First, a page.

Sunday, June 25, 2017

The LuLac Edition #3542, June 25th, 2017


(all photos: LuLac archives)
L.A. Tarone lost his courageous battle with cancer last night at the Guardian Skilled Nursing Facility in Nanticoke. First diagnosed with lung cancer in November of 2015, Tarone has been fighting this affliction with every ounce of strength in his body.
On this warm Sunday summer evening, his body just gave out. But not before he sought treatments at Fox Chase, and vowed he would win this. When he first received the news, he told me that the first weekend for him was hell. Holed up in his house, he felt frustration and disbelief. But then he said that he needed to work. He wanted to work through this. So for 18 months, L.A. Tarone got up every day and went to work. He was doing the thing he loved the most, talking on the radio.
When Tarone first worked weekends at WILK, he was offered a weekend gig on a Sunday which he relished with gusto. I was doing a Friday afternoon show with him at his main job back then, News Director at WYLN TV 35 in Hazleton. After a year or two, Tarone said he was offered a night time talk show at the station replacing syndicated Andy Dean. I was thrilled, he was apprehensive. Tarone said he wanted to do it but was afraid nighttime talk in this region would be unsuccessful given how most people plant themselves in front of the TV for night time recreation. I reminded him of the old WBAX where a talk show called “Speak Up” was all the rage. That was broadcast from 10 p.m. to 1a.m. and hosted by the late Jones Evans. I reminded him that with his “ahem”, interesting way of looking at things, he’d have people turning off that TV and listening to him. Turned out he took the job and I was right. And I never let him forget it!
During his time at WILK, Tarone became one of the most popular talk show hosts in the history of local radio. The phone lines were frequently jammed and L.A. agreed, screamed, yelled, disagreed and cajoled his callers, in some cases all at the same time. I’d be a guest on his show and we’d scream and yell and then during the commercials talk about sports. The last time I was on the air with him was his Christmas show of 2016 where he played terrific holiday tunes of years gone by. We chatted about Holiday music as well as his health. He then asked, “When are you going to stop calling my President names?” I said, “2017 was a new year and I would try”. I did, I really did.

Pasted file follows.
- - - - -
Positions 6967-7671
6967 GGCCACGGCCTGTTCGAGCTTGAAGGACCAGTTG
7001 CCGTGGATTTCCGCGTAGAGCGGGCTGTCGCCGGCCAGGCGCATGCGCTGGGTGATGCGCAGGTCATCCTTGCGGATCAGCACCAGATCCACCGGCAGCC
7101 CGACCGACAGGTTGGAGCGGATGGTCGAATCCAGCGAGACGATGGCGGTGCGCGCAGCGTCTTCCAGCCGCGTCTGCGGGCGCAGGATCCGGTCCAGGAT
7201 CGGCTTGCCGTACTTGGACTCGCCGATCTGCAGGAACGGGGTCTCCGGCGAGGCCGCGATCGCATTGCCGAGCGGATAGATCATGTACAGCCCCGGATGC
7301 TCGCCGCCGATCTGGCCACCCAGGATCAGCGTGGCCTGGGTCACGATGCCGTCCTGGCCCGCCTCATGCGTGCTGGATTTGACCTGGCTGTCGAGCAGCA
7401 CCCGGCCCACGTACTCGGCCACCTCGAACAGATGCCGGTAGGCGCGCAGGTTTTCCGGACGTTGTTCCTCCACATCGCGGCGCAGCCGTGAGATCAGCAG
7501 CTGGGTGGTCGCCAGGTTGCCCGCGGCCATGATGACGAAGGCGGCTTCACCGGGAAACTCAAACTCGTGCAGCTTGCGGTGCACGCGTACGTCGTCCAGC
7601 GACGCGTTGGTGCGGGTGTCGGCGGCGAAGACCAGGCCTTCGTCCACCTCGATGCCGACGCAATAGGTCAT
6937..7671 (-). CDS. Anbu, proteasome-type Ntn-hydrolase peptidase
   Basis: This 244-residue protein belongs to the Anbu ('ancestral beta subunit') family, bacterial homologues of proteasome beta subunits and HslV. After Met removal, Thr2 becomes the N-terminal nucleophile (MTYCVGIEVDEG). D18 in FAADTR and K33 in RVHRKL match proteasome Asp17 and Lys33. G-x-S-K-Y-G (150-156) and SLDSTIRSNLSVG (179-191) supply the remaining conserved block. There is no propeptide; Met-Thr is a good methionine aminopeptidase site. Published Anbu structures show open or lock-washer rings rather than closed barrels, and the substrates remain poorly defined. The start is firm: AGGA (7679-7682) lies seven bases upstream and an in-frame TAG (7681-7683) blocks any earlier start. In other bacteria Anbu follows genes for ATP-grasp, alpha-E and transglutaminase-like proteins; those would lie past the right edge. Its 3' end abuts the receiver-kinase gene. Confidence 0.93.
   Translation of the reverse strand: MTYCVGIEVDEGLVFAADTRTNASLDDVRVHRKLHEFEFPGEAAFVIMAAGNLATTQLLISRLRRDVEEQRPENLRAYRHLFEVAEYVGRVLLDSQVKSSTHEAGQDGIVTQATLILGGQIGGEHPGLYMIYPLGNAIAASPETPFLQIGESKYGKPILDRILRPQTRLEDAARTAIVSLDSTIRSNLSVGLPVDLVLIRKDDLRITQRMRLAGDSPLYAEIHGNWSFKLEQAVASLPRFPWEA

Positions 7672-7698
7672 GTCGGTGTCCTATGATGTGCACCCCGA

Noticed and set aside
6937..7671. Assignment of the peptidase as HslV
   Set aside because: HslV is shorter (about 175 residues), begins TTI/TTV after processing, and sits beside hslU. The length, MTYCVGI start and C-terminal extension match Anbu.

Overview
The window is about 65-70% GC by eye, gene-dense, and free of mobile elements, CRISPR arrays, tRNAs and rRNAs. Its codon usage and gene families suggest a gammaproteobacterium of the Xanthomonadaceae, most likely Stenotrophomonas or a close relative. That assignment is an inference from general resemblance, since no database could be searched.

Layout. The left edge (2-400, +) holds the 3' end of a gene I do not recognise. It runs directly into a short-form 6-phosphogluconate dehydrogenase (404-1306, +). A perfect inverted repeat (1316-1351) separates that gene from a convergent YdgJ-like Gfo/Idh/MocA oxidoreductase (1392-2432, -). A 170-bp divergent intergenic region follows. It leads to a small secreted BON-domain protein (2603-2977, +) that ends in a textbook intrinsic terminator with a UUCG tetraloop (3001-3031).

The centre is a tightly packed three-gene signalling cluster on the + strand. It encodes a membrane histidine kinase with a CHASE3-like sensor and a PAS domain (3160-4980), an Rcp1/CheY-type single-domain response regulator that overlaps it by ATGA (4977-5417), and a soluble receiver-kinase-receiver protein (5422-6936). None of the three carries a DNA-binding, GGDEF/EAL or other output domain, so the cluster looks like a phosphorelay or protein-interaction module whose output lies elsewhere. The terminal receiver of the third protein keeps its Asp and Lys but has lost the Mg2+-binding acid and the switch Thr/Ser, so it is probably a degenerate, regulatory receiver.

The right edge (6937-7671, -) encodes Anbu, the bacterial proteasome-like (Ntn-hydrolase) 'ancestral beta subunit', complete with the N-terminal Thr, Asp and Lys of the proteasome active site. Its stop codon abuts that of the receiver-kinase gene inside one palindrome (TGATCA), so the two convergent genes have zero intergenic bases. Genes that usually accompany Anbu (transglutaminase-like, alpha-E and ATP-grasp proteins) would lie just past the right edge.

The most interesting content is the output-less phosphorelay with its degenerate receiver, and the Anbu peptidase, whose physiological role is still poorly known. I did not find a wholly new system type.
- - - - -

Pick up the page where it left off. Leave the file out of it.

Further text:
I heard Tarone on Good Friday and he was talking about the religious observance of the day. He shared with listeners stories about his family’s religious leanings and how some incidents impacted him. I was happy to hear him sound in great spirits. That was L.A., the consummate professional. I was told today on the way out of the facility that he was in constant pain in his back and side but soldiered on.
The staff at WILK visited him at Fox Chase and brought thousands of cards, and envelopes which included car magazines and snacks. When he came to Nanticoke, I had the opportunity to visit him before he passed on. One Friday afternoon, I brought him snacks as well as a poster of Kate Upton. I pulled it out and showed it to him. He waved it off and said, “What do ya want me to do with that?” I told him, I’d hang it up or take it back if he didn’t like it. “He looked at it again and said with a sigh of resignation, “leave it”. That afternoon we sat on the back patio at the old St. Stan’s orphanage and nursing home. I gave him the history of the building and we spoke of baseball, music and then sports in general. He was as sharp as ever and filled in the blanks when I was trying to think of an obscure incident or stat. We talked about one of the great Philadelphia deejays, Dr. Don Rose. Tarone recounted how when Rose had cancer his listeners rallied around him. I replied, “Just like your listeners are doing for you!” He smiled and said, “There’s a lot of stuff, I don’t know where I’ll put it when I get out of here”. I told him he’d find a way.
Then there was silence until he said, “You going to admit you were wrong about the President”. I started to give him an answer but then the doors swung open and we were ushered back into his room.
Sunday we watched baseball as he ate fruit pieces. He told me that he yearned to get back on the air, that he could do the show from his room if he had the equipment. I agreed. I’m not sure he bought it.
This weekend I saw him, and L.A. was on another journey. As I sat there watching him sleep, I thought of my own trip with him.
Like many things Tarone and I disputed, it should come as no surprise that we disagreed on how we met. L.A. said we met in the early 80s when as station manager at WRKC FM, the King’s College station, he drafted me to do a Friday night show. I did it and it was great.